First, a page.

The incompetent poseur in the White House has made a hazardous mess of the planet, particularly the Middle East, where dangerous people took the measure of the president far better than American voters did, and they’ve taken full advantage of the historic opportunity.
Meanwhile, in order to tilt domestic political scales, Obama has widened the holes in the sieve that is our southern border. As a draw, to pull people through that sieve, he and his fellow Democrats (with a compliant lack of resistance from Republicans) have proceeded to expand welfare offerings while adding tripwires to the obstacle course of political correctness.
When history’s most momentous events touch upon our daily lives, they tend to seem impossible until bad decisions make them inevitable.
A passage from Dickens’s Nicholas Nickleby illustrates that modern problems with representative democracy are not so modern, yet we’ve invested the system with so much more power and reach since then.
The budget that appears poised for passage through the General Assembly and Governor Raimondo’s office fills me more with dread than hope. In recent years, state budgets have moved us incrementally in a worse direction. The combined effort of Raimondo and House Speaker Nicholas Mattiello seems almost like a reordering of things in the favor of special interests, with substantial risks for the future, like a wrecking ball held high somewhere in the dark.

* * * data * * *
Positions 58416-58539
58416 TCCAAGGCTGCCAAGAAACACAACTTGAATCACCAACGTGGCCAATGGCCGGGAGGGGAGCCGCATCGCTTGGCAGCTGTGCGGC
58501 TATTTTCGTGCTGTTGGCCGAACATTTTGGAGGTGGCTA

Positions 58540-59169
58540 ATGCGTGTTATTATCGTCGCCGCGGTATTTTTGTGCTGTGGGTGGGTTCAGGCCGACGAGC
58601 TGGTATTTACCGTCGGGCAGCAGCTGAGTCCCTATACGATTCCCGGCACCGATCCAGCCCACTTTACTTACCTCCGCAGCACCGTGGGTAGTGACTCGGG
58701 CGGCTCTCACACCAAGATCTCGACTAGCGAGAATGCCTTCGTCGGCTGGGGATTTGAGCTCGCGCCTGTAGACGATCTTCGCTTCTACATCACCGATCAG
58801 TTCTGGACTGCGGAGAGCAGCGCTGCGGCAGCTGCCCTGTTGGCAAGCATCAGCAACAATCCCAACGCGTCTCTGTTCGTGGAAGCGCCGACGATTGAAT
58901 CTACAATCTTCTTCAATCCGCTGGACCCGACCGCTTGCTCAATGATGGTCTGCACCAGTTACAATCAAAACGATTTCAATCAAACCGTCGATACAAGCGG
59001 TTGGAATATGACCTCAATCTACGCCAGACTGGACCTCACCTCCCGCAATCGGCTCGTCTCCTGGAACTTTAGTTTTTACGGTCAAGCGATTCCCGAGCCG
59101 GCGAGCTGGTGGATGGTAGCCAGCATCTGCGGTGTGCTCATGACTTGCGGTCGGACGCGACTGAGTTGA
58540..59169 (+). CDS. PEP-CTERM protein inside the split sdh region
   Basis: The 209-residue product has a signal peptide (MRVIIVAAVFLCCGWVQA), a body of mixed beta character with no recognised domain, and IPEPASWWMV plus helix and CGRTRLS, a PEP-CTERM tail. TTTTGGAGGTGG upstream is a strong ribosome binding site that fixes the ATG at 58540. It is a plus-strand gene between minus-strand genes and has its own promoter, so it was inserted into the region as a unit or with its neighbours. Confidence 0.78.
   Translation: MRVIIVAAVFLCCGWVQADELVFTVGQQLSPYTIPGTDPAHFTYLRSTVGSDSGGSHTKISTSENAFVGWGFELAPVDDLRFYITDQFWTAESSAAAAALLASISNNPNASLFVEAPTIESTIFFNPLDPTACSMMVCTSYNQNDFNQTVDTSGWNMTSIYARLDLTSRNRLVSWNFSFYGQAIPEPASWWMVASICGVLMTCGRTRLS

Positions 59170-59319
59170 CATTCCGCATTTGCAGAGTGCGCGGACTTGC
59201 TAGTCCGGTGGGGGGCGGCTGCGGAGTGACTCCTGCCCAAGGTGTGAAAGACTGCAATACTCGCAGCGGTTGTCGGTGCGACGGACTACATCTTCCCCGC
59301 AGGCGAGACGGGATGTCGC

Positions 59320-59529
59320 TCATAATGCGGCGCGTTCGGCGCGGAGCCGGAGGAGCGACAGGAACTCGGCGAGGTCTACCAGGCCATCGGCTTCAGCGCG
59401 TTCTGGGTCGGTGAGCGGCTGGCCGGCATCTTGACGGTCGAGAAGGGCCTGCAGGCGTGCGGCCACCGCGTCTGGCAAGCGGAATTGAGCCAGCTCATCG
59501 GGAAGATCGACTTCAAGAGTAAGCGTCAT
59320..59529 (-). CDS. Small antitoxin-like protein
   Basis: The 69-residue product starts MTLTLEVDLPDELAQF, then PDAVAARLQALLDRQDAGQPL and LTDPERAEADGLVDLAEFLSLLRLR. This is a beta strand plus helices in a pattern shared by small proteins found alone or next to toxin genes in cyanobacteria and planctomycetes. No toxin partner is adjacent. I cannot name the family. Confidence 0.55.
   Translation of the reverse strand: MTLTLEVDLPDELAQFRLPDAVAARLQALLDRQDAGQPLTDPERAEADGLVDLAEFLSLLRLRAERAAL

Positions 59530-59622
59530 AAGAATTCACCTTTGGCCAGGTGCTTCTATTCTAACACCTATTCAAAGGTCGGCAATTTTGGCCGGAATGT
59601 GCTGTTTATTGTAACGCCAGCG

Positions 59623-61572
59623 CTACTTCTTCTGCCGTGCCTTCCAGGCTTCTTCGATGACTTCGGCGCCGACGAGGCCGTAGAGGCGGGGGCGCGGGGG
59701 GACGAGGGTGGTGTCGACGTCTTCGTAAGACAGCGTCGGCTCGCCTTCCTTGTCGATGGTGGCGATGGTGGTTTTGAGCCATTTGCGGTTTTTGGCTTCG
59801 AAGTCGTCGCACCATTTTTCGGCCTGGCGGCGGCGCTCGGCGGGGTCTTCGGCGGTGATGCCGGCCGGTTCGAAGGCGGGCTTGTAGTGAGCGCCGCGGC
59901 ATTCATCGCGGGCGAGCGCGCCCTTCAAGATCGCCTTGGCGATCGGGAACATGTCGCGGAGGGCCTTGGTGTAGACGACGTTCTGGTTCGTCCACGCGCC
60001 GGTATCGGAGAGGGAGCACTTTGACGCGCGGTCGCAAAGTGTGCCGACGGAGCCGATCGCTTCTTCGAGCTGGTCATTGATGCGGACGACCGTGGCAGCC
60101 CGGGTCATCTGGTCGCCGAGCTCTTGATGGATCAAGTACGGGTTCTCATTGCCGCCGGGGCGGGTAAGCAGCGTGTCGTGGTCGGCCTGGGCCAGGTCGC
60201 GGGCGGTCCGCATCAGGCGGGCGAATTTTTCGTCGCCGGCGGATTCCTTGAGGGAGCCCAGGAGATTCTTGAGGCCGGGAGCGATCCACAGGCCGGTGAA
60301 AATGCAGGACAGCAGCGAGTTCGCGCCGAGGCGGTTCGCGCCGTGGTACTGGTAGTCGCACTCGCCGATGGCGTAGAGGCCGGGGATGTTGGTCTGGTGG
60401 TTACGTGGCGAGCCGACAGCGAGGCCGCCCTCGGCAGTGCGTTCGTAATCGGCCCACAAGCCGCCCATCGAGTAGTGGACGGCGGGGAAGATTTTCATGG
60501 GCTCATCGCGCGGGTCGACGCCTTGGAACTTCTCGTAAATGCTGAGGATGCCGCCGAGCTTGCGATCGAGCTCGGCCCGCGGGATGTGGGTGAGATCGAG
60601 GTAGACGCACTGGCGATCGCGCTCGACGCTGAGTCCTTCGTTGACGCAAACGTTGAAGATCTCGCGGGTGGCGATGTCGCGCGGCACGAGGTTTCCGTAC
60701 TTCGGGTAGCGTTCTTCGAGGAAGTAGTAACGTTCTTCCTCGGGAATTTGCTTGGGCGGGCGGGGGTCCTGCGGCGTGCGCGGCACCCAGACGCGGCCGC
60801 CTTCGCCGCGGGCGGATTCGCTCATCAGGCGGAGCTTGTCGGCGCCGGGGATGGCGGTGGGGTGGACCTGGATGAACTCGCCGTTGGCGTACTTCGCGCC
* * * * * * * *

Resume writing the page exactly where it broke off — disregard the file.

Consider the programs that directly offload risk from private development companies and create union jobs. A sample from Patrick Anderson’s Providence Journal article:
The other large tax break Raimondo proposes is a “tax-increment financing” program that would allow new state tax revenue created by big development projects to be funneled back into paying for the project or infrastructure surrounding the project.
Most commonly attached to local property taxes, a state TIF could involve a range of state revenue, including income tax, sales tax and hotel tax. For example, a developer proposing a neuroscience building that includes a hotel and shops could pay off a bond using a portion of the new state taxes it generates.